• suppress ovulation;
• thicken cervical mucus to prevent sperm penetration;
• changing the lining of the uterus to make it more difficult implantation of fertilized ova;
• reduce the access of sperm to the fallopian tubes where the eggs are fertilized.
It is important to take the pills every day, in the prescribed order and on schedule. The risks of pregnancy increase when you do not take a tablet. Using an additional method of contraception is recommended.
Combined hormonal contraceptives are also available as patch and ring inserted into the vagina. The patch is worn on the skin weekly for 3 weeks. Menstruation occurs during the fourth week. Then the cycle begins again. The vaginal ring is worn inside the vagina for three weeks and is then removed for 1 week during which you are menstruating. Then introduced a new ring into the vagina.
Contraceptive progestin-only better suited to some women who should not take estrogen, including nursing mothers, women over 35 years, those who smoke and those who suffer from hypertension rebel. For women who have migraines with neurological changes or suffer from diabetes, sickle cell anemia or heart disease, contraceptives containing progestin only are preferable to those containing a combination of hormones.
Contraceptive progestin-only act similarly to those containing both estrogen and progestin. They can also be taken as daily pills or injections (every 3 months) or using an IUD that releases progestin. The intrauterine devices (IUDs) are shaped like a T and can be inserted into the uterus by a doctor. Progestin-releasing IUDs or copper. IUDs which release progestins act in the same manner as other contraceptives containing only progestin, and are effective for a period of up to 5 years, after which they must be replaced. These IUDs are the most effective form of reversible contraception, and they have the added benefit of reducing menstrual flow. The copper-releasing IUDs are effective for at least 10 years. Copper affects the lining of the uterus and prevents implantation. It also changes the chemical balance of the uterus and kills sperm.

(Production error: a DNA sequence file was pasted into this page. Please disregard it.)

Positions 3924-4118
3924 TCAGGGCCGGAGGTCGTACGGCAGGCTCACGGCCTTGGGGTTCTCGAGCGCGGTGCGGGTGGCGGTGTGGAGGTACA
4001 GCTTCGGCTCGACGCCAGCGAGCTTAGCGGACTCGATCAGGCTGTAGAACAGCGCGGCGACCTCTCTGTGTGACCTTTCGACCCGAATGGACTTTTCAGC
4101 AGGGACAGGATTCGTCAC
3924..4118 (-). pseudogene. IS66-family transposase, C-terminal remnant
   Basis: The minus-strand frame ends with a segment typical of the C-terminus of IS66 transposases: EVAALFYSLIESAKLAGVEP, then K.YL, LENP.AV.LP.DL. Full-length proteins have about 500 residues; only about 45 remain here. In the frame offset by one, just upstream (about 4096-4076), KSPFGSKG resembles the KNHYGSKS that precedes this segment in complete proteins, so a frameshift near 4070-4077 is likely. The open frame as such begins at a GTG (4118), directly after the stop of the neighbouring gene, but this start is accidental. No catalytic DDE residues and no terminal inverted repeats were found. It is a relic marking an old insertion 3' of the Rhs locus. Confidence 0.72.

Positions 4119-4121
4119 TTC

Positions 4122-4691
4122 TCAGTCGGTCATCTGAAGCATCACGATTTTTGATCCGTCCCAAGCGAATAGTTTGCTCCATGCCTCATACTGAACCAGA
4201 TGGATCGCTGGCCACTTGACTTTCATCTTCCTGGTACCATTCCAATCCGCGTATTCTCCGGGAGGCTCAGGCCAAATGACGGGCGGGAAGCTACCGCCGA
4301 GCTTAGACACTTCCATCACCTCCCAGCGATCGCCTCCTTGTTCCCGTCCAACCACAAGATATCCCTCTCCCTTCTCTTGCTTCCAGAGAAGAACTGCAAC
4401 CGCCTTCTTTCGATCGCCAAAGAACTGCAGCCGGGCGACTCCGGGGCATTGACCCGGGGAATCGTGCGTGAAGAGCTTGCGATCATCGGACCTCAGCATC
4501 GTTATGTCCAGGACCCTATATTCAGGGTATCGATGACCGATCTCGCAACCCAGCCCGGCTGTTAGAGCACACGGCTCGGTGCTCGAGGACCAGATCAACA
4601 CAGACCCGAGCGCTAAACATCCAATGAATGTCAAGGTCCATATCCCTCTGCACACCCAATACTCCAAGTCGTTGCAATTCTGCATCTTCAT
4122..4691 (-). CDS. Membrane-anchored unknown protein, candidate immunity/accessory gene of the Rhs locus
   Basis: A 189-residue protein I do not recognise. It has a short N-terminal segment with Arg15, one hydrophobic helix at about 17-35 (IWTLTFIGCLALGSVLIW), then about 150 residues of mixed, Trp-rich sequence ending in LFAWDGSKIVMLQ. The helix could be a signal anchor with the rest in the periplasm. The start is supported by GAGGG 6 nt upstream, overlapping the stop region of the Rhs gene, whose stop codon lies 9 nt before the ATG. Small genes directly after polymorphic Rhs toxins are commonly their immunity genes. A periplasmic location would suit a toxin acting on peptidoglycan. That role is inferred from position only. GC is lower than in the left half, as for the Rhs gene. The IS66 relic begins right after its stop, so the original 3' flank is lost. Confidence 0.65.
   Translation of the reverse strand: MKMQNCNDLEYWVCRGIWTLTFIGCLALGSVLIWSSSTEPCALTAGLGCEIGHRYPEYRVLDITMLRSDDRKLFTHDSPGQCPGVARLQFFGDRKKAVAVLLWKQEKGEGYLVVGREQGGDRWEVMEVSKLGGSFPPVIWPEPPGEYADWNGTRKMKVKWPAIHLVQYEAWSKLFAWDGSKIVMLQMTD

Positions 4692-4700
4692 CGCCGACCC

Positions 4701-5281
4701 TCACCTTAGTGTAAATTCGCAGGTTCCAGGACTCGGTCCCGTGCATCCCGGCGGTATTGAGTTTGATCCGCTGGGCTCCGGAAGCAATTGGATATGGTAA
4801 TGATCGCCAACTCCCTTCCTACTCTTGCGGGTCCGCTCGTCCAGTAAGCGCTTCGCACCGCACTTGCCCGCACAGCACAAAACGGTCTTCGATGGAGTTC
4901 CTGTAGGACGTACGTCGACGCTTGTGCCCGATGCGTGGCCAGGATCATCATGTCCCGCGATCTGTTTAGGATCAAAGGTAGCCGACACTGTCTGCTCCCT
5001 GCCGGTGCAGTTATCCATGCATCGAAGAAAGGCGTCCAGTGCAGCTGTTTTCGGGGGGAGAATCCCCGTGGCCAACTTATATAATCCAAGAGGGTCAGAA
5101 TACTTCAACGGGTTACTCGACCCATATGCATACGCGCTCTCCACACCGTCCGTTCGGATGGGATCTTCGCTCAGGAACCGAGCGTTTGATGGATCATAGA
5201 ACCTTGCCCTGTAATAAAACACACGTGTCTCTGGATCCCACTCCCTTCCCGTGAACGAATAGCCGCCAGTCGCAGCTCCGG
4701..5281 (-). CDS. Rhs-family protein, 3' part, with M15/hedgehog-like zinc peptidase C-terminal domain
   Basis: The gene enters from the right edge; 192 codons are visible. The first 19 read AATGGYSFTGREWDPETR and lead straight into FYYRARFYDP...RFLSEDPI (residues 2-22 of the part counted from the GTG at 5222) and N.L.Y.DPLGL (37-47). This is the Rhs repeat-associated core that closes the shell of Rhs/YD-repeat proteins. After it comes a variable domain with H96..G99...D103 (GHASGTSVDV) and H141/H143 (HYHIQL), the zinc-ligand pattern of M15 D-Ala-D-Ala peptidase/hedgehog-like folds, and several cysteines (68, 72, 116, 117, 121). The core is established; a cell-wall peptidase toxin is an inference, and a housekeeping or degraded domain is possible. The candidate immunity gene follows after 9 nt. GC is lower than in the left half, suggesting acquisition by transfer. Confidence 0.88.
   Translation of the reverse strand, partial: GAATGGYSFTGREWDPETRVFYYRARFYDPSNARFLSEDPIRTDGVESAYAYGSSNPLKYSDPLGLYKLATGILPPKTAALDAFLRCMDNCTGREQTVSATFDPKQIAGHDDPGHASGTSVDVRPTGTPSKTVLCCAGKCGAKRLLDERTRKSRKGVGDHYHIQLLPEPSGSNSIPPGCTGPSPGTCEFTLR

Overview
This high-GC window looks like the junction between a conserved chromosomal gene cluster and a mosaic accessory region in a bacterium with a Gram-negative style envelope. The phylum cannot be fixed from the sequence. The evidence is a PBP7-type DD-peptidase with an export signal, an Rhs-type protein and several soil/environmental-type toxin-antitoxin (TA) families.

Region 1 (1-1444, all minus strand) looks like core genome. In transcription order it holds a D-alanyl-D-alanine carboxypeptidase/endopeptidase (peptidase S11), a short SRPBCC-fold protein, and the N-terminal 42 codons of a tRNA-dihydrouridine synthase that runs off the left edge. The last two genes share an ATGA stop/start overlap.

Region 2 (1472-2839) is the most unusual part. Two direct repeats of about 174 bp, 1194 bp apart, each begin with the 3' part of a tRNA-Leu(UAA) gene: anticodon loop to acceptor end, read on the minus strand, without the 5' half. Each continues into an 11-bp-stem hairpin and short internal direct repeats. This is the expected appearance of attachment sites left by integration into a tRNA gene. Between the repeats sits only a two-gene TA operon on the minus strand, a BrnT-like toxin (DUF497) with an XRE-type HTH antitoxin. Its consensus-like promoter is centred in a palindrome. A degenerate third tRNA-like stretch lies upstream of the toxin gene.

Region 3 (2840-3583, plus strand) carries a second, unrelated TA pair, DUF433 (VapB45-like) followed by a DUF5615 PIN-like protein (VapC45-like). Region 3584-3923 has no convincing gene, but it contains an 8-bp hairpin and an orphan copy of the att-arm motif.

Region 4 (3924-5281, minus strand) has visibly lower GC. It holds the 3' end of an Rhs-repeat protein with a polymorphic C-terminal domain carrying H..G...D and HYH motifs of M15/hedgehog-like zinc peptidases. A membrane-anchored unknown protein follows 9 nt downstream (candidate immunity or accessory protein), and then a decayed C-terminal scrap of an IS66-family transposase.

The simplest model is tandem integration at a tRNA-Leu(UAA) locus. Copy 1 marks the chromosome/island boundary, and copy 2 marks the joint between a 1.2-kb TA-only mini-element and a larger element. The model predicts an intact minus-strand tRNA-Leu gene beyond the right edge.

The natural methods of contraception do not use any spermicides, pills, injections or other devices. One technique, called coitus interruptus, requires that the man completely removes his penis from vagina before ejaculation. This method of contraception is not the most reliable, since sperm can be released before ejaculation, and that man must demonstrate an excellent knowledge and familiarity with its reactions. About 1 in 5 couples obtained an unplanned pregnancy with the use of that method.
Rhythm methods require a woman to abstain from intercourse during her most fertile time. It may determine the time of ovulation in 4 ways, by observing: the calendar rhythm, temperature, mucus and its method Symptothermal. The calendar rhythm method is less accurate. Other methods depend on measurements of body temperature, which falls slightly before the release of eggs, and rises thereafter, and observation of the production of large amounts of watery mucus before ovulation . About 1 in 5 women using the rhythm method of contraception rhythm gets an unplanned pregnancy during the first year. The risks of pregnancy can be reduced by the addition of other methods rhythmic signs.
Sterilization is another alternative for men or women. For women, it involves tubal ligation, a procedure in which the fallopian tubes are cut and tied or blocked. The sperm’s access to the egg, preventing fertilization. For humans, vasectomy involves cutting the tubes that carry sperm from the testicles to the penis. These two methods of sterilization are considered permanent and irreversible although a very small percentage of men who undergo vasectomy reversal may become fertile again.
Side effects and complications